Thank you for reading everyone, until next time…

Rick

Ready4itall.org

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7 comments

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  1. Papa "J"

    Excellently written. We have been trying our best to learn the old ways. It is a lot of work, but the learning curve is easier when you have food, water and heat at your fingertips.

  2. dave

    There are several other reasons why the Roman empire failed:
    1. They hired mercenaries to fight their wars for them.
    2. They gradually reduced the gold and silver content in their coinage- and less other countries would accept it in trade.

    I do not know if the Romans had people on the inside who were deliberately destroying them- perhaps someone could comment on that?
    Have you heard about the new item on the menu at MacDonalds: It is called ‘The Obama Value Meal’- you get to choose anything you want, and the guy standing behind you in the lineup has to pay for it?

  3. steve

    Nicely put and I couldn’t agree with you more.

  4. Mike Schrowang

    The quote you use is attributable to Sir Winston Churchill.

    The comparison of ancient Rome to the modern day U.S.A. is far more complex than you make it out to be. One contributing factor was that Rome surrounded herself with conscript armies culled from the vanquished nation/states that he conquered. These “mercenary” soldiers were not up to the task of protection Rome what the Goths and Vandals came over the wall.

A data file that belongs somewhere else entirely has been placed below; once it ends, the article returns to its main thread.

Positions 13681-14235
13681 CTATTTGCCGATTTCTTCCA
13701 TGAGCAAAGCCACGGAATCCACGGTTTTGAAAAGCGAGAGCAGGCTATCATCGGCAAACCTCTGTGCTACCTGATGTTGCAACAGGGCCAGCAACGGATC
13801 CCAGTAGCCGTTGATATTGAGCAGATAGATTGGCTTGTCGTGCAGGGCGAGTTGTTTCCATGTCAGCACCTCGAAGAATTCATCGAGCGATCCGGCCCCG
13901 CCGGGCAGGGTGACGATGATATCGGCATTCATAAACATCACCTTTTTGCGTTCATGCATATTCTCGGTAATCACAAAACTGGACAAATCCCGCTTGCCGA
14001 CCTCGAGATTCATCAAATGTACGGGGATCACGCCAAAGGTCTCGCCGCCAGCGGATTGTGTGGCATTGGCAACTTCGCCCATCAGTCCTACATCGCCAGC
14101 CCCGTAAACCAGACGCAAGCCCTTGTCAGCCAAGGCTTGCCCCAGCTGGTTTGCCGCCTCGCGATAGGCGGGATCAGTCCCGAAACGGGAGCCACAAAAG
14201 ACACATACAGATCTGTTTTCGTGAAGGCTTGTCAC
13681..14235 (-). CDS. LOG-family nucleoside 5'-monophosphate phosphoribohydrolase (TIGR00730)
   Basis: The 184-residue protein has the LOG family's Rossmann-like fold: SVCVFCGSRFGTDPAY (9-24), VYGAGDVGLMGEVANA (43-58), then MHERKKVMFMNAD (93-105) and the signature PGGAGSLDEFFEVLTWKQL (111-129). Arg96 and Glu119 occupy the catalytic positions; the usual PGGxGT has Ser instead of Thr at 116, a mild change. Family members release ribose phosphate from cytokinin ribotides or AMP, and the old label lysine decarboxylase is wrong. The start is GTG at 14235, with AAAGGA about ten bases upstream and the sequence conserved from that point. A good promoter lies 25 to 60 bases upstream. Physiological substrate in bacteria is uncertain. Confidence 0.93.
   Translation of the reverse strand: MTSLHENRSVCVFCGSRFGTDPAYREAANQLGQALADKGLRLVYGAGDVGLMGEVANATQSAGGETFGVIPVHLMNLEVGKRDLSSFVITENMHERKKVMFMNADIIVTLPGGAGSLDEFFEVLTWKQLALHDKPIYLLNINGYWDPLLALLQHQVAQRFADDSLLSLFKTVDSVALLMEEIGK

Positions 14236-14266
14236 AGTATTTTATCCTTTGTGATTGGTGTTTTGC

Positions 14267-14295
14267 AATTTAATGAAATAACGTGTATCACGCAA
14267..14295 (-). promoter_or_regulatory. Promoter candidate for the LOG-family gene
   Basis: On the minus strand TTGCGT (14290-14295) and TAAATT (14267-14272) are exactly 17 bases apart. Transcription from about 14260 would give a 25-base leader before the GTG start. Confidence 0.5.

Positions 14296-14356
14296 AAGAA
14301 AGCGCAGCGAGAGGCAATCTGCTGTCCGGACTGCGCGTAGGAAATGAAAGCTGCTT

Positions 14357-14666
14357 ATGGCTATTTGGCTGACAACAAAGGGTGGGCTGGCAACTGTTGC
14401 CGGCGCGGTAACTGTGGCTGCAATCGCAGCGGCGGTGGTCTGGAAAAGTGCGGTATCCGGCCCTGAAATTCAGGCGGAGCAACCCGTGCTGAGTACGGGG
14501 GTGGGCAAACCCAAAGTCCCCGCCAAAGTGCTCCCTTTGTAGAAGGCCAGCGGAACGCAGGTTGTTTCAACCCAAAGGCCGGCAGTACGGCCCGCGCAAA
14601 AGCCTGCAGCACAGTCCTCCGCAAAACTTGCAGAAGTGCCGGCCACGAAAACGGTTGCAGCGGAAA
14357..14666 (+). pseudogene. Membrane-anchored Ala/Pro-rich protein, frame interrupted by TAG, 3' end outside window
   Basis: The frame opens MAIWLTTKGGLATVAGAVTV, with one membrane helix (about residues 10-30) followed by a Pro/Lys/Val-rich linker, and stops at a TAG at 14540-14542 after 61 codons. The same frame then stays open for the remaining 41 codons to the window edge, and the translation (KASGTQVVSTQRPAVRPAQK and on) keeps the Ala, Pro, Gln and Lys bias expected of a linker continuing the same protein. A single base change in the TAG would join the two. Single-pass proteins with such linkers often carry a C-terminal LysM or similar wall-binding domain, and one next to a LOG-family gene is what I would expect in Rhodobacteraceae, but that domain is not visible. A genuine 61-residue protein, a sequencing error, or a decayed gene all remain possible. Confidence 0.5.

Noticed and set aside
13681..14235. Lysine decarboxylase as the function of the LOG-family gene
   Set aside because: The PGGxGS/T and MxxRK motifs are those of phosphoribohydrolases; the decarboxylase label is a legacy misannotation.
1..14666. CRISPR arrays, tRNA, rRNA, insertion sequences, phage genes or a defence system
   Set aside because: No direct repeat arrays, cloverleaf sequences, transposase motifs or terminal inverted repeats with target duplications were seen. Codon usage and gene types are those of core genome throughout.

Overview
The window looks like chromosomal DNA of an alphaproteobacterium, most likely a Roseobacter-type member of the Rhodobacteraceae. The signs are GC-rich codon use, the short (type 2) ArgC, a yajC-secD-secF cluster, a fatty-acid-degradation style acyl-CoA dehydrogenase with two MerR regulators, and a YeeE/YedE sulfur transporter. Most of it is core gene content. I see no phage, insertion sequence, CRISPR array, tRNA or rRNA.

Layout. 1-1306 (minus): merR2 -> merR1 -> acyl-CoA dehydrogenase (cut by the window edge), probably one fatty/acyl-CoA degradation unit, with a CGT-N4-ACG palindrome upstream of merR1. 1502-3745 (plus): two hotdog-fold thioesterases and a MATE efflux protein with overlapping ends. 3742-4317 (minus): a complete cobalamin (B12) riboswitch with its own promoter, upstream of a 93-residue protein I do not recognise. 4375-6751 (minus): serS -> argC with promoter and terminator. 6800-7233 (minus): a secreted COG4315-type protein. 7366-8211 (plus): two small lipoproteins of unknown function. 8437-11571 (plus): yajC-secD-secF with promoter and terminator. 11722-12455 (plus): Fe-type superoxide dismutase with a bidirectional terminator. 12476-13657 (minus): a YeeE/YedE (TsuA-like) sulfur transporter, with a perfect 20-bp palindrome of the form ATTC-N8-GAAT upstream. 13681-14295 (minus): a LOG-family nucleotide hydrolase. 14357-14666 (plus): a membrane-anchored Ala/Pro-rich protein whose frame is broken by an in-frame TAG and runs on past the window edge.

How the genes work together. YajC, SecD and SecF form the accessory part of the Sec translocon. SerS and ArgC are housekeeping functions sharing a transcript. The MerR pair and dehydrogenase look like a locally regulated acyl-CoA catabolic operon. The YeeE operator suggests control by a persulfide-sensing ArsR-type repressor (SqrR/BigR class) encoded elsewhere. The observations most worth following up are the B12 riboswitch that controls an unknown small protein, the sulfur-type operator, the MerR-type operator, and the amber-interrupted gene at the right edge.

One camparison that rings true is the amount of greed and aravice among the politicians. In addition, Rome traded her freedom as a Republic for chains under the first true emporer; Julias Ceasar. Once dictatorship has taken hold there was no stopping the Julian family from securing the nation and setting the emporer up as a god-head.

    Indeed, I agree that we are on a slippery slope, but the errors of our ways are much different that those of ancient Rome.

  5. Muleskinner

    Rick, as a 30 year student of the fall of ancient Rome I commend you on your ability to briefly, and accurately, give the underlying causes for the eventual collapse of the Roman Empire. I would argue that once any empire sets itself on the paths that the Romans took it has doomed itself to extinction. We simply have no example of history to say otherwise. To be brief there is not one empire, that once it has decayed internally to the point that is evident within American politics, society and its judiciary, which has been able to redeem itself from the abyss. The only questions remaining are whether America will break up into sub-nations and how long the inevitable can be avoided.

  6. doug

    Hi Rick , This reminds me of something I read on the downfall of Spain . After the Spanish Armada days ,the rich started to out-source all their needs and gradually shut down all local manufacturing so that they had nothing to export . Then began the long slide to the bottom . This sound’s familiar too doesn’t it !??

  7. Leroy

    Orlov is rcorrect when he says all empires collapse, no exceptions.